TESTED: Achilles GS-328 Race Tire


Obviously, the first thing you'll notice when looking at the GS-328 is that it's a pure slick. No circumferential ribs, tread pattern, nothing.  Unfortunately, this makes it so the tire cannot attain DOT legal status (and thus, be allowed to run in certain classes, including MPTCC for now), but it does allow for uncompromised design. The tire also features the R-compound-standard holes to determine remaining rubber depth, especially important considering there is no tread to go by.

Achilles Tire R1-X review test slicks G328
The first thing that stands out, obviously, is that these tires are slicks. Little details show up later.  The extremely square corners generally means these tires will be a little more sensitive to camber and will break away more suddenly. However, the Kevlar reinforced square corners will widen the tire's friction circle for more ultimate grip. 

Looking inside, the tire features omnidirectional reinforcement, allowing for diagonal rotation and the sidewalls have some pretty serious starch to them. The section width is an accurate measure with the tread width standing at 7.5″ (190.50mm) and overall diameter is a short-ish (for our G20) 22.5″ tall at full depth. The shorter tire will offset the longer gearing of our P11 transmission, allowing us to use 3rd gear sooner, but ending up in 5th gear more often.  The smaller rolling surface area as a result of the shorter and narrower tire will definitely test these tires' ability to hold up to abuse.

Achilles Tire R1-X review test inner construction G328

The inner tire construction reveals reinforcement ribs that allow the tire to be run omnidirectionally, with no preference for inside or outside. This allows the tires to be rotated in the optimal diagonal pattern, as well as remounted to compensate for excessive wear on one side of the tire. The stiff inner carcass meant extremely stiff sidewalls that allowed us to run lower tire pressures.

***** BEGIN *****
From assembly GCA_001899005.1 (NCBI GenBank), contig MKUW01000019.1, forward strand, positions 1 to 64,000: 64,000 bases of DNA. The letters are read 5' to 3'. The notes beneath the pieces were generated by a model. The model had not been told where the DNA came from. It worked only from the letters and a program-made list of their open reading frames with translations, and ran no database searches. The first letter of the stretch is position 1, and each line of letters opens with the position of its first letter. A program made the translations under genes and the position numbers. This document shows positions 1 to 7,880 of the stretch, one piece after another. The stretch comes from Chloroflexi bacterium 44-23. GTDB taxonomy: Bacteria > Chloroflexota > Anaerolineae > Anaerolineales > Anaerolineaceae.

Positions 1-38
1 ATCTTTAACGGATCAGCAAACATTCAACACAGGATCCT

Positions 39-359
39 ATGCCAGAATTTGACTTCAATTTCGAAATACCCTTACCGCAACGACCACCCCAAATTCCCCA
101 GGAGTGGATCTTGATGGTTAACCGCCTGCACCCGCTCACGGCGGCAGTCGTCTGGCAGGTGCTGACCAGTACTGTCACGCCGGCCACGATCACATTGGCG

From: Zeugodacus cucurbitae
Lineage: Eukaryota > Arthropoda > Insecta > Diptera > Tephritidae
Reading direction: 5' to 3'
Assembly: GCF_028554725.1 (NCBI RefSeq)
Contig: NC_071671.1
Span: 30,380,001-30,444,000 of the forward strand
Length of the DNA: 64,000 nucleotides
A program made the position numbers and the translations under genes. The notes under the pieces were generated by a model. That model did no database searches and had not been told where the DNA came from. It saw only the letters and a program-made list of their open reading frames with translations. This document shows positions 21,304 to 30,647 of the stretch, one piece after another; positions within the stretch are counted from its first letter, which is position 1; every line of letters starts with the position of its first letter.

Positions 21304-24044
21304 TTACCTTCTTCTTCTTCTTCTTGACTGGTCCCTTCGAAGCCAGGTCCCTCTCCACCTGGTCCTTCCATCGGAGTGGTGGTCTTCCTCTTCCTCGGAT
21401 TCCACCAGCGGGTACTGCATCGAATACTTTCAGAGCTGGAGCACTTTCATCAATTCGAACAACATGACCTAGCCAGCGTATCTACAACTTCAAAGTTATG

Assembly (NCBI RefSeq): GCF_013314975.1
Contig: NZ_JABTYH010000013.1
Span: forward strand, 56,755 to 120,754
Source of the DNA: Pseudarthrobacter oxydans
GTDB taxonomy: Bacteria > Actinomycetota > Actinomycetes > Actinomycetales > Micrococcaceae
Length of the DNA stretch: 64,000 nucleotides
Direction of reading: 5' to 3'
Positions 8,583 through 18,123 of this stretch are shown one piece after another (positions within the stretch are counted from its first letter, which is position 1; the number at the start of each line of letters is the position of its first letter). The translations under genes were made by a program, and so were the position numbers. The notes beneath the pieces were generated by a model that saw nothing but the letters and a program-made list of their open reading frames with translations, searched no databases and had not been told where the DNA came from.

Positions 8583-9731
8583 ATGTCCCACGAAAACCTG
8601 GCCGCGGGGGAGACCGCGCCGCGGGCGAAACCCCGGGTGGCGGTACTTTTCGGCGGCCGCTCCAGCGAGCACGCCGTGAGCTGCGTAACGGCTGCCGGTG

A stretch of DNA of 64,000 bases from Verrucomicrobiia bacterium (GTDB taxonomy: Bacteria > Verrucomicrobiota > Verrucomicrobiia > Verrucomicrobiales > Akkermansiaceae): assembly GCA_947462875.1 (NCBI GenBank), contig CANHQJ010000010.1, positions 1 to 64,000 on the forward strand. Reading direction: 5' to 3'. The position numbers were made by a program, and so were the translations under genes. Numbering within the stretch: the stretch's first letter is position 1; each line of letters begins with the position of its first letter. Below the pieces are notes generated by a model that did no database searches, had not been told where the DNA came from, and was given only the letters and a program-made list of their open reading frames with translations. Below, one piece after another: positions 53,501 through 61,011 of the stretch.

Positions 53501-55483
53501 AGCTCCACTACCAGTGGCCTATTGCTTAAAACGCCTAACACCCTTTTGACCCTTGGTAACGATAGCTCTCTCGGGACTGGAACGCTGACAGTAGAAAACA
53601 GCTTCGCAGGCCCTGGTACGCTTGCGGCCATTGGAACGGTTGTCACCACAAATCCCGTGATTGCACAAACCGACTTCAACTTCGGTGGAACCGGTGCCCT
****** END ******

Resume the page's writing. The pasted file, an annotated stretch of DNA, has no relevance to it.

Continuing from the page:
Achilles Tire R1-X review test G328
Overall, the GS-328 is a solidly constructed tire.  It did have a lot more rubber nipples leftover from the molding process than most tires we've run. 

Before we got started flogging our new slicks, we made sure to carefully scrub the tires in to remove any mold release and bring them up to temperature. Amendment: we made sure to carefully scrub the tires in after we spun quite thoroughly on Infineon's turn 4. Apparently, Achilles' fairly unique construction requires a fair amount of mold release, and our tires proved to not only be slippery when cold, but especially slippery when new. Unfortunately, through no fault of the tires, this soured our initial feelings and we spent a lot of time making sure to slowly reach these tires' limits. Do yourself a favor and make sure to take it extra easy the first couple of laps on these tires.

Achilles Tire R1-X review test Infineon MPTCC G328
Be extremely careful scrubbing them in the first couple of laps.  We managed to spin them during the first hard braking corner at Infineon.  Fortunately, things got really predictable once they were cycled in properly.

Fortunately, once that initial awkwardness on scrub in went away, the GS-328 proved to be a pretty formidable tire. Limits were pretty easy to explore, and the tire was fairly communicative of impending loss of grip. Since it is a pure slick tire with no tread squirm, there was none of the accompanying howling that goes on with some tires at the limit, so the driver must recognize the difference in feel at the steering wheel.

Achilles Tire R1-X review test Infineon MPTCC G328
Keep in mind that slicks don't give quite as many hints about impending limits of adhesion.  While we had no problem pushing these to their limits and beyond, it did require some adjustment to get used to the complete lack of tread squirm and noise that accompanies a tire that's about to let go on you.


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